Re: The Last Film Seen

PostPosted: Sat Jul 05, 2008 6:35 pm
by wpqx
Rambo: First Blood 2 (1985)

First Blood was a unique and dark character study about a programmed killing machine failing to re-adjust to civilian life. For the sequel, James Cameron and Sylvester Stallone wrote a script that seemed to go against everything that made the original so special. Apparently they were the smarter ones considering the film was an unstoppable monster at the box office making a then staggering $150,000,000 which was almost $100 million more than First Blood. The typical sequel mantra of bigger, better, and more explosions was certainly in effect here. Stallone ups his dialog and the body count is ridiculous. First Blood had one casualty, here Rambo uses everything from fishing wire to rocket launchers and helicopters to kill countless commies. The film has a strange anti-American and anti-Communist tone to it, and it was rumored to be a favorite with Ronald Reagan. The idea that veterans were still out of place at home is palpable here and the underlying theme as Rambo reminiscent of John Wayne is left to wander into the sunset unsure of his future. The film is still entertaining but all too often you wind up laughing at rather than with the film in its cartoon violence and silly simple minded villains.

Re: The Last Film Seen

PostPosted: Mon Jul 07, 2008 3:08 am
by arsaib4
Pialat's Police - 2-disc edition coming from Eureka/MoC on Sep 22.

• New anamorphic transfer of the film in its original aspect ratio
• New and improved English subtitle translations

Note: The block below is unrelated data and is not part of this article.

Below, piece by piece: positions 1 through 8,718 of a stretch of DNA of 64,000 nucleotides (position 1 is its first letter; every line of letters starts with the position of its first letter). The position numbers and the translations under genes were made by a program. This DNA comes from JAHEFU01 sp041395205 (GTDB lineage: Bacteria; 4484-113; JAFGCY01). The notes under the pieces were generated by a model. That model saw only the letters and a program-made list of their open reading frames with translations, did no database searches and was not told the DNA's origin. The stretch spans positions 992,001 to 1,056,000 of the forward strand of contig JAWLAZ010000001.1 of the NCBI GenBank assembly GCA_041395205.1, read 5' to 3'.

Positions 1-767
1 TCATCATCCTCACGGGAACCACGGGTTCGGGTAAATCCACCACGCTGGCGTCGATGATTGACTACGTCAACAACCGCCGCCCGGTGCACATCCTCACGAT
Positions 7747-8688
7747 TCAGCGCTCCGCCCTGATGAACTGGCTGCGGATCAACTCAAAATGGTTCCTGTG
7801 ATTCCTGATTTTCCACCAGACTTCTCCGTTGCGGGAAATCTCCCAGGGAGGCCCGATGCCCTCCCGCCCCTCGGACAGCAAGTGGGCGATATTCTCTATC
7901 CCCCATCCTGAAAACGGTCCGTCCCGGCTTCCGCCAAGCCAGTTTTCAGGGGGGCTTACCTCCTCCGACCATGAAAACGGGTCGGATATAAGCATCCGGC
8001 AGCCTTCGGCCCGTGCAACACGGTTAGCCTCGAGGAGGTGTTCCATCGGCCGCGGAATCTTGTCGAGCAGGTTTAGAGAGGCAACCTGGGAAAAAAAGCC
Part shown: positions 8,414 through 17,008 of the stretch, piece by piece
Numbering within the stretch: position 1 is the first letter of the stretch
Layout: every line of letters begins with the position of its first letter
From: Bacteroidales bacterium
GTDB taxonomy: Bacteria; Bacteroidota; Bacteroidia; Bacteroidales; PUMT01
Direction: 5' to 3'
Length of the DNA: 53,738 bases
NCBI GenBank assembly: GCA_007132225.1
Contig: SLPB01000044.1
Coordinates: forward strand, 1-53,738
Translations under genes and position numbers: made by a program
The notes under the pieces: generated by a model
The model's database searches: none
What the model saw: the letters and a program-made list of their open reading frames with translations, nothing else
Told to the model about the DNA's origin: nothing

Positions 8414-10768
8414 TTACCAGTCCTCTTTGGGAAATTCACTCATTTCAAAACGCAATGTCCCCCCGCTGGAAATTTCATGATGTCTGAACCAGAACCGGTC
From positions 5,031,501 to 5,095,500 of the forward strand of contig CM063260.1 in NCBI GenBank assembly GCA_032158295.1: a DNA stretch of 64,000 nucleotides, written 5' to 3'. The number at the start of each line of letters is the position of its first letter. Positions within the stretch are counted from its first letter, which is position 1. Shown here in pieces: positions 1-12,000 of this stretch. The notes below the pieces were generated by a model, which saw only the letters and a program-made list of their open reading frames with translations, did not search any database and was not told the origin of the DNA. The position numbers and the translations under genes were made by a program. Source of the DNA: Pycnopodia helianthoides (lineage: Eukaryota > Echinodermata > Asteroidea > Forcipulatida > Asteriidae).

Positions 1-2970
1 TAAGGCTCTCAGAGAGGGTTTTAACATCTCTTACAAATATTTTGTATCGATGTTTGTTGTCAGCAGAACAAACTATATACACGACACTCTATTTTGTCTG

• 2003 video interview with director and Police co-screenwriter Catherine Breillat, conducted by former Cahiers du cinéma editor-in-chief, and current director of the Cinémathèque Française, Serge Toubiana
• ZOOM SUR POLICE [ZOOM ONTO POLICE] (2002) - 34-minute documentary by Virginie Apiou about the production of the film
• Vintage screen-tests featuring Maurice Pialat and C. Galmiche, the inspiration for the character of Lambert
• Excerpt from a 1985 episode of Cinéma Cinémas shot during the course of the 17th day of production on Police
• 23-minute video discussion with Yann Dedet, the editor of Police
• The film's original trailer, along with trailers for other Maurice Pialat films to be released by The Masters of Cinema Series
• 40-page booklet containing a new essay by filmmaker and critic Dan Sallitt, and newly translated interviews with Maurice Pialat

Re: The Last Film Seen

PostPosted: Mon Jul 07, 2008 6:02 pm
by arsaib4
Forgetting Sarah Marshall (U.S./2008) - The latest from Judd Apatow's Fun Factory feels more instinctive and naturalistic than most of his other productions. Perhaps partly due to the fact that the film doesn't feature any major comedic stars, debutant director Nicholas Stoller is able to employ a low-key mise-en-scène which goes hand-in-hand with the improvisatory nature of the dialogue, consequently lending an aura of authenticity to the four fine lead performances (including one by longtime Apatow alum Jason Segel, who also wrote the screenplay) and making even the most awkward of moments in the film seem endearing. Those expecting another raunchy laugh riot in the vein of Superbad are likely to be a tad disappointed; but this film arguably has more heart than anything Apatow had done since the underrated television series Freaks and Geeks. Though not quite as impressive as, say, There's Something About Mary, this is a pretty good film. Apatow's upcoming Pineapple Express is directed by the talented David Gordon Green.